(c) Providing a "safe space" for the patient to express his/her guilt, anger, shame and doubt.
(d) To be able to identify different stages of "denial", "anger", "why me" "bargaining" and "acceptance".
(e) Be yourself, give of yourself, and answer questions honestly and openly.
(f) To avail yourself wherever the patient need to communicate or interact.
Training and Qualities -
The Councilor need to,
(a) Develop sensitivity and Confidentiality..
(b) Develop listening skills and people knowledge to understand distress, hopelessness and anger.
(c) Learn Quranic verses about patience (sabr / forbearance) and on "death and dying" e.g. HQ. 2/155-157. 3/185. 23/100.
(d) Answer questions to various phases.
Why me? - " I don't know Why you? "But why not you - since all of us have to face death and dying sooner or later. - (The patient is really asking Why me now?). Allow him /her to express his anger and anguish and ventilate all his feelings of dismay and other concerns. - Quote Quranic verses 2/155-157 at appropriate and opportune moments when patient wants to listen.
ANGER. - A patient who is angry and nasty can display all his anger and envy onto his caregiver, friends, relatives and Medical / Hospice staff /volunteers. Try to discover whether there is reasonable justification for his/her anger. If for example, he is at home and the food is miserable or the caregivers are not giving enough attention, then talk to the caregivers to prepare what he desires. (There is no point in adhering to any form of Diet etc.) Let the patient ventilate his anger and anguish without making him feel guilty, and without giving him the feeling that you are belittling him. Advise the patient when he is angry to remember GOD (Almighty ALLAH S.H.W.A.) in ZIKRULLAH, TASBEEH, TAHMEED and TAHLEEL. (Hymning the praises and Glory of Almighty God) Remind him that there is no excuse for not performing the SALAAH. (The Daily canonical prayer) Interaction / connection with ALMIGHTY ALLAH) Supply copies of Surah Yaaseen and Surah Mulk (Well known Chapters of the Holy Quran) (In transliteration, if he is unable to recite the Arabic). Remind him/her of repentance (Taubah) and seeking forgiveness (Istighfar).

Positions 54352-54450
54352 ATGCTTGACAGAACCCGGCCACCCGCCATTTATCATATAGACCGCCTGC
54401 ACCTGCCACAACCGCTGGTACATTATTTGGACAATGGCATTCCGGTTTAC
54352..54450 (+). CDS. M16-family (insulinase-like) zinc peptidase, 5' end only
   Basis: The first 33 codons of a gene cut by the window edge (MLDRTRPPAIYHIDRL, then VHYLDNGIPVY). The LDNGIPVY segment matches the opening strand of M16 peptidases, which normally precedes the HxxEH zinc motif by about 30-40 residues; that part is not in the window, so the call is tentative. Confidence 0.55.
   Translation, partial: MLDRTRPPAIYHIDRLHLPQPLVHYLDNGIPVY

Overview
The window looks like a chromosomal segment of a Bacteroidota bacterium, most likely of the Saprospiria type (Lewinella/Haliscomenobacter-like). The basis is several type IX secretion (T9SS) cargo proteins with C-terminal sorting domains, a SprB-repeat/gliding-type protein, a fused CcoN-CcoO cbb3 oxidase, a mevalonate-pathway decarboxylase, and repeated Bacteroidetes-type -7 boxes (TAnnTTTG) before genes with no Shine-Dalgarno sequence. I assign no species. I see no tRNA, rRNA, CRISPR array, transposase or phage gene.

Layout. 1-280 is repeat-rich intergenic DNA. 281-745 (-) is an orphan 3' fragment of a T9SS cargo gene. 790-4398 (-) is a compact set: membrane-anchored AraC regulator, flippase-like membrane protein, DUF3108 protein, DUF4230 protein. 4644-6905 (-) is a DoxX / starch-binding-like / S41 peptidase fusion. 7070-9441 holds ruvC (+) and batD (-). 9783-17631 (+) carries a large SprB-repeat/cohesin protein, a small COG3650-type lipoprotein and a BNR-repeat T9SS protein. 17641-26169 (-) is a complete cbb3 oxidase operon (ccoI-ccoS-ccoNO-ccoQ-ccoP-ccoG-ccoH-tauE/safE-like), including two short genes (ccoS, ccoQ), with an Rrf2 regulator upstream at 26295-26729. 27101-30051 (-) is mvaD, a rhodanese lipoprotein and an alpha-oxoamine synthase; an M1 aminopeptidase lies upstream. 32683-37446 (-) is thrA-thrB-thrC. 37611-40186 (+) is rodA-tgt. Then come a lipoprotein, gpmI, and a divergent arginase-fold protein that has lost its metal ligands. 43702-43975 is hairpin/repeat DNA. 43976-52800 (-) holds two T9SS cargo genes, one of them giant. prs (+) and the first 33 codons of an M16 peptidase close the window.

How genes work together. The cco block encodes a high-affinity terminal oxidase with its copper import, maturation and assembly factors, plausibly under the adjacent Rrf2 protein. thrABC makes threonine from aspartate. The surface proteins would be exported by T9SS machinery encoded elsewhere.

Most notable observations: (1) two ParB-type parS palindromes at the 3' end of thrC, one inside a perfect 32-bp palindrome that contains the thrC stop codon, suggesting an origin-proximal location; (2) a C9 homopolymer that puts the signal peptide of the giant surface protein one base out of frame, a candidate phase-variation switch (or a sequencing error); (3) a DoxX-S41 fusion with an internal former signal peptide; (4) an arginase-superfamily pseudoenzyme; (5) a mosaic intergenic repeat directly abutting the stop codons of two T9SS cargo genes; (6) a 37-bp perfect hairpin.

Bargaining, Depression and Grief -- In these stages listen and give honest answers. Empathise with the patient and advise friends and relatives to visit and express love (Touching and caressing by offspring, relatives and kinsfolk are important) and assure patient that they will avail themselves when needed-- In these stage questions, which are sometimes asked. Who am I? What's the point of it all? Is there a GOD out there? Advise patient about Quranic verses 2/28 6/122 3/156 6/95 15/23 96/8 and reassure him of God's (ALLAH (S.H.W.A)) existence, mercy and compassion. The food for his journey will be repentance, forgiveness and hope. Hope for a good death and hope for a good hereafter.
Acceptance -- Patients who are in the stage of "acceptance" normally show feelings of equanimity and peace. There is something very dignified about these patients, while patients in the stage of resignation are very often indignant, full of bitterness and anguish. Patients see many different meanings in death. (Sometimes depending on the lives they have led) If they are at peace and comfortable with their own interpretation, that is the best we can hope for. The ideal would be if both the patient and his family could reach the stage of acceptance before death occurs.
Please note that not all patients necessarily follow a classical pattern from the stage of denial to anger, bargaining etc. to acceptance. Some patients exhibit two stages simultaneously and these do not always occur in the same order. It should not be our goal to push patients from one stage to another. If the patient requires more time in a given stage, we will do him a better service to allow him to stay in that stage.
If a patient has been angry and aggressive all his life, it is likely that he will remain in the stage of anger until he dies. If someone has been a depressed personality and is filled with self-pity, it is very unlikely that he will be cheerful at the time of his death. A patient who was involved in an accident and then dies a few hours later does not have the time to work through the stages of dying. Most of these patients will die in the stage of shock and denial or sometimes very angry at being cheated out of life.
(e) Be a spiritual person.
One cannot attend to other's spiritual needs if one is not a spiritual person or are dealing with one's own grief, anger and inner trauma.
(f) Have some Islamic educational background.
To be able to answer questions by Muslim patients on dying, death and life after death and offer prayers (DUAS) the Councilor should be schooled on the various Islamic perspectives. He/ She should also be able to recite passages of the Holy Quran and recite "KALIMAH SHAHAADA" to the patient at point of death and be able to offer grief Counseling to bereaved family members.
Death and Dying –
Short Talk “Fine Music Radio” 103 FM.
What Happens at point of death.